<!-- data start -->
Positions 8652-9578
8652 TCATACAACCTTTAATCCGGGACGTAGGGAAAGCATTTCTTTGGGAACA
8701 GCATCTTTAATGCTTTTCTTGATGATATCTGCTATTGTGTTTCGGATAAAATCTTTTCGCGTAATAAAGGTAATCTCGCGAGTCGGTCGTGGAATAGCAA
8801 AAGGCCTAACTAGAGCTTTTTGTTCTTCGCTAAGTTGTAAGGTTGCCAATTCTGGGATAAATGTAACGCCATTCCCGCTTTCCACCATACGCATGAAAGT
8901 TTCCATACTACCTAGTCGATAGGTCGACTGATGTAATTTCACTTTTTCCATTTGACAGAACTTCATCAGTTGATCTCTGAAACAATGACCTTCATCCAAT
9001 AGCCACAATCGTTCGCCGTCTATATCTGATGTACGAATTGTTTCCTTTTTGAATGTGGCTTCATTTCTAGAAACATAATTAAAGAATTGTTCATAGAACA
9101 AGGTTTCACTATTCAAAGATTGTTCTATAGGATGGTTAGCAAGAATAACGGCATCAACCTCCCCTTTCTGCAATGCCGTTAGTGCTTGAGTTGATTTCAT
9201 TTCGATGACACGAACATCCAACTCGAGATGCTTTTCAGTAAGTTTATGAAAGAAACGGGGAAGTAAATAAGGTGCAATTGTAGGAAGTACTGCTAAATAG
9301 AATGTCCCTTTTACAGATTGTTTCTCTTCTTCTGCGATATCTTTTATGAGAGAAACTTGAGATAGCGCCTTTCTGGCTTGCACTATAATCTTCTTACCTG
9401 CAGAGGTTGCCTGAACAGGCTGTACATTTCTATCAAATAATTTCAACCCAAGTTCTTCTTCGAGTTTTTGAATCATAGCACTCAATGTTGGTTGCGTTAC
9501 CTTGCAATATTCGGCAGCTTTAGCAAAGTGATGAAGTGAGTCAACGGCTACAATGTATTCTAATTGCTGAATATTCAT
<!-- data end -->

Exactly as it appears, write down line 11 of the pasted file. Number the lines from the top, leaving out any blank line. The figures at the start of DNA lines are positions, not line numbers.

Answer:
9501 CTTGCAATATTCGGCAGCTTTAGCAAAGTGATGAAGTGAGTCAACGGCTACAATGTATTCTAATTGCTGAATATTCAT